U.S. has ‘high confidence’ Palestinian militants to blame for Gaza hospital blast

“We can tell that in part based on the fluctuating intensity of the rocket plume about five seconds after that there’s a flash in the video,” said the official.

Five seconds later, one object hit the ground, followed about two seconds later by a second. Analysts believe the first object was likely the motor from the rocket, and the second was the warhead.

“There was a catastrophic motor failure that likely occurred, which separated the motor and the warhead. The warhead landed in the hospital compound and that was the second explosion and a much bigger one,” said the official.

Analysts also based their assessment on the effects of the blast. The damage at the site is consistent with what officials would expect to see from a rocket, not the “large craters and broader blast effects” from an air-dropped munition or artillery round, the official said, adding that the hospital only sustained “light structural damage.”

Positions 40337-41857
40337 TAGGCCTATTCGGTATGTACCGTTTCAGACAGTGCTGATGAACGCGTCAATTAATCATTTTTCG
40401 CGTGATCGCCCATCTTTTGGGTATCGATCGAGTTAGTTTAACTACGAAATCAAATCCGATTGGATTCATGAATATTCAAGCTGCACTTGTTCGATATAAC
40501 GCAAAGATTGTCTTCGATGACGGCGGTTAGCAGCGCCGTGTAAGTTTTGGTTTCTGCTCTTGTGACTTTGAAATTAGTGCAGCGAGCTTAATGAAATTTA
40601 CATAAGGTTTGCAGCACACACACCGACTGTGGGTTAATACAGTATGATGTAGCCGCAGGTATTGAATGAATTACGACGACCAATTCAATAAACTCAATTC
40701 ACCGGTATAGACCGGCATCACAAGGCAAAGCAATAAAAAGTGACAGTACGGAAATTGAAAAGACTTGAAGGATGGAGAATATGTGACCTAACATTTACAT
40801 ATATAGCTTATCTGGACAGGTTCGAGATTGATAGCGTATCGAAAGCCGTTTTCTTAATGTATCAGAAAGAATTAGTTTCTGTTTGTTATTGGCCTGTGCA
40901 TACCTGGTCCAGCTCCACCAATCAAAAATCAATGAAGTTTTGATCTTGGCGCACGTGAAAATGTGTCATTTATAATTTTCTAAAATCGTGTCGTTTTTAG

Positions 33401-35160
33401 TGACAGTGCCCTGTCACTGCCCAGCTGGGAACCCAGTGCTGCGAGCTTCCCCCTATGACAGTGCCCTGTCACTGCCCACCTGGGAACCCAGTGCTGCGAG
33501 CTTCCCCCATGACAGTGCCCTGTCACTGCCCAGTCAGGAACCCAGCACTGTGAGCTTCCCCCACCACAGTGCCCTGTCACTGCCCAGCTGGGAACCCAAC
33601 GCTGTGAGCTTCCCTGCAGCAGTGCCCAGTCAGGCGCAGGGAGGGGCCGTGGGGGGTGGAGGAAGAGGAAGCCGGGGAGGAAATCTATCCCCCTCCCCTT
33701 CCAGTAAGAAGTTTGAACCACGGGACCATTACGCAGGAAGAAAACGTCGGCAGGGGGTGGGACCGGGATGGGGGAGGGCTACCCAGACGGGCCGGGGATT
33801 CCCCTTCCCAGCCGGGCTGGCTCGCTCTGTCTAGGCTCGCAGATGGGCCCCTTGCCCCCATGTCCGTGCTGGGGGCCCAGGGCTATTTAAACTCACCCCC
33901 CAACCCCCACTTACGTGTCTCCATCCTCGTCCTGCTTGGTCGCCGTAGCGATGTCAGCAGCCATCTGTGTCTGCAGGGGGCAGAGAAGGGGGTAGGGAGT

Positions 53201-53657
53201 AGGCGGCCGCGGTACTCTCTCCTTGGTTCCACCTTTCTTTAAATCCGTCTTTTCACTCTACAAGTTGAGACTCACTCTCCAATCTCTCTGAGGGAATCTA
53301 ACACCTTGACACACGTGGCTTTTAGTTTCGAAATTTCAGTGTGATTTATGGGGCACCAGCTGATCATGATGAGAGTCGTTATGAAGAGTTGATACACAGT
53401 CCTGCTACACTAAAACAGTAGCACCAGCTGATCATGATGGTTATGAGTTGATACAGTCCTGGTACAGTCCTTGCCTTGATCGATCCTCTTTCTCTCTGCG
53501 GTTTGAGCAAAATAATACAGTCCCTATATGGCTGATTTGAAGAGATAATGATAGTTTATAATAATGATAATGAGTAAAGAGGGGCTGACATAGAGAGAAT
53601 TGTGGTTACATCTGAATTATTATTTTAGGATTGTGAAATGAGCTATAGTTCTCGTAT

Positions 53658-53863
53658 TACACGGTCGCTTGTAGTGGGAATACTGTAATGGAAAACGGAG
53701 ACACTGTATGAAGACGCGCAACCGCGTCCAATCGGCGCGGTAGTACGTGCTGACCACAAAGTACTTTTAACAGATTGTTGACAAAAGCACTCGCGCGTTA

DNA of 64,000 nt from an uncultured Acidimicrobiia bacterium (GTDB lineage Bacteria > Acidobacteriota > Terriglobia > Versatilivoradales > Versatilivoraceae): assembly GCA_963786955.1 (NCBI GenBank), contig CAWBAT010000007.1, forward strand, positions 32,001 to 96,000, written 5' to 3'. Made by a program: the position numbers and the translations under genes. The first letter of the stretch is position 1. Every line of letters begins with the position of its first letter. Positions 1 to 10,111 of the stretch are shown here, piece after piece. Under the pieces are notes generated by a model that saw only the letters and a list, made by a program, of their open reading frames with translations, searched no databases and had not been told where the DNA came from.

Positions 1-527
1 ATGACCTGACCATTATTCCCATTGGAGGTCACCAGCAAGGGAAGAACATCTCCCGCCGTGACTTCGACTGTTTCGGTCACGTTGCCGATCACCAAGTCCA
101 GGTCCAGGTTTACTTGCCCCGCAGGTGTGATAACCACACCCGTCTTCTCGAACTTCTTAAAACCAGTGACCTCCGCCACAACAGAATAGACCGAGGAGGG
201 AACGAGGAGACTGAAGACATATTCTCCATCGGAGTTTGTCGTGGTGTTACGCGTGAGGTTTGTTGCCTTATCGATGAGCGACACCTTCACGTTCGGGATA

“There was no observable damage to the main hospital building, no large impact craters, only light damage to the roots of the two structures near the main hospital building and both of them remained intact,” said the official. “All of this is inconsistent with our assessment of what the damage would look like if this was an Israeli munition.”

The officials also said they assessed with “low confidence” that the Palestinian Islamic Jihad was responsible for launching the rocket, backing up statements made by the Israeli Defense Forces. The assessment is based on audio of Hamas militants discussing who is responsible for the launch, which was provided by Israeli officials and “carefully vetted,” said the official. However, officials can’t confirm who the speakers are or that what they are discussing took place.

Officials also have not seen images or video of debris that would have come from Israeli munitions, the official said.

“If an Israeli munition was responsible for this blast, we would expect that Palestinian militants would be very directly and clearly showing what they thought was an Israeli munitions,” said the official.

The initial U.S. assessment — that the blast was not caused by the Israeli Defense Forces by the first night — was based on initial signals intelligence, according to a second senior intelligence official.

“Then over the course of the next several days of when we got imagery of it, when we got some additional reporting and the analysts had time to sift through the data and do some analysis of it, I think our views of — our confidence level evolved over the next three four five days,” the senior official said.

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